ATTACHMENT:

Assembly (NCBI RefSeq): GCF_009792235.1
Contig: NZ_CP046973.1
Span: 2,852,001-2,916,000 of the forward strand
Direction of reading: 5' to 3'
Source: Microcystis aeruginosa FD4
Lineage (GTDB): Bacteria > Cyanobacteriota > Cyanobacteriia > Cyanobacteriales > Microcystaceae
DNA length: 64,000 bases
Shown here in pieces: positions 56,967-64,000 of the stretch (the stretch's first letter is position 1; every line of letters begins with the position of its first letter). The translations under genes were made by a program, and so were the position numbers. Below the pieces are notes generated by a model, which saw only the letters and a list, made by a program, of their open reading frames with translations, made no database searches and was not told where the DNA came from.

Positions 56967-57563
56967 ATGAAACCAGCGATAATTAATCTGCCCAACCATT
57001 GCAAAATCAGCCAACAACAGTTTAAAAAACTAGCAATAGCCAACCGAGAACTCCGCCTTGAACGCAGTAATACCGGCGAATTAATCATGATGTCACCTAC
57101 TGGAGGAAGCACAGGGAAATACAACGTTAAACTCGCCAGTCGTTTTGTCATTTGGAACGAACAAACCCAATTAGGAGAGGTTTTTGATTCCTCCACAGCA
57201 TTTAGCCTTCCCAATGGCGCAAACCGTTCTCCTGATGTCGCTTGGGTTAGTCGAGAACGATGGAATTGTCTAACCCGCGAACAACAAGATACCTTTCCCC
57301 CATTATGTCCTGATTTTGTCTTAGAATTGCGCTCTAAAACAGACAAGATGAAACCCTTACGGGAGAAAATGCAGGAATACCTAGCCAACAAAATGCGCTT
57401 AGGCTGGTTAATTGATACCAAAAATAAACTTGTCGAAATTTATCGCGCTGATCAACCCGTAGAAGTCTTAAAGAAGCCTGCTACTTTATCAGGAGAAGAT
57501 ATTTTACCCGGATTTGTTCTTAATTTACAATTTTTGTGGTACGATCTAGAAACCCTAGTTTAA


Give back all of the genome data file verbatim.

Assembly (NCBI RefSeq): GCF_009792235.1
Contig: NZ_CP046973.1
Span: 2,852,001-2,916,000 of the forward strand
Direction of reading: 5' to 3'
Source: Microcystis aeruginosa FD4
Lineage (GTDB): Bacteria > Cyanobacteriota > Cyanobacteriia > Cyanobacteriales > Microcystaceae
DNA length: 64,000 bases
Shown here in pieces: positions 56,967-64,000 of the stretch (the stretch's first letter is position 1; every line of letters begins with the position of its first letter). The translations under genes were made by a program, and so were the position numbers. Below the pieces are notes generated by a model, which saw only the letters and a list, made by a program, of their open reading frames with translations, made no database searches and was not told where the DNA came from.

Positions 56967-57563
56967 ATGAAACCAGCGATAATTAATCTGCCCAACCATT
57001 GCAAAATCAGCCAACAACAGTTTAAAAAACTAGCAATAGCCAACCGAGAACTCCGCCTTGAACGCAGTAATACCGGCGAATTAATCATGATGTCACCTAC
57101 TGGAGGAAGCACAGGGAAATACAACGTTAAACTCGCCAGTCGTTTTGTCATTTGGAACGAACAAACCCAATTAGGAGAGGTTTTTGATTCCTCCACAGCA
57201 TTTAGCCTTCCCAATGGCGCAAACCGTTCTCCTGATGTCGCTTGGGTTAGTCGAGAACGATGGAATTGTCTAACCCGCGAACAACAAGATACCTTTCCCC
57301 CATTATGTCCTGATTTTGTCTTAGAATTGCGCTCTAAAACAGACAAGATGAAACCCTTACGGGAGAAAATGCAGGAATACCTAGCCAACAAAATGCGCTT
57401 AGGCTGGTTAATTGATACCAAAAATAAACTTGTCGAAATTTATCGCGCTGATCAACCCGTAGAAGTCTTAAAGAAGCCTGCTACTTTATCAGGAGAAGAT
57501 ATTTTACCCGGATTTGTTCTTAATTTACAATTTTTGTGGTACGATCTAGAAACCCTAGTTTAA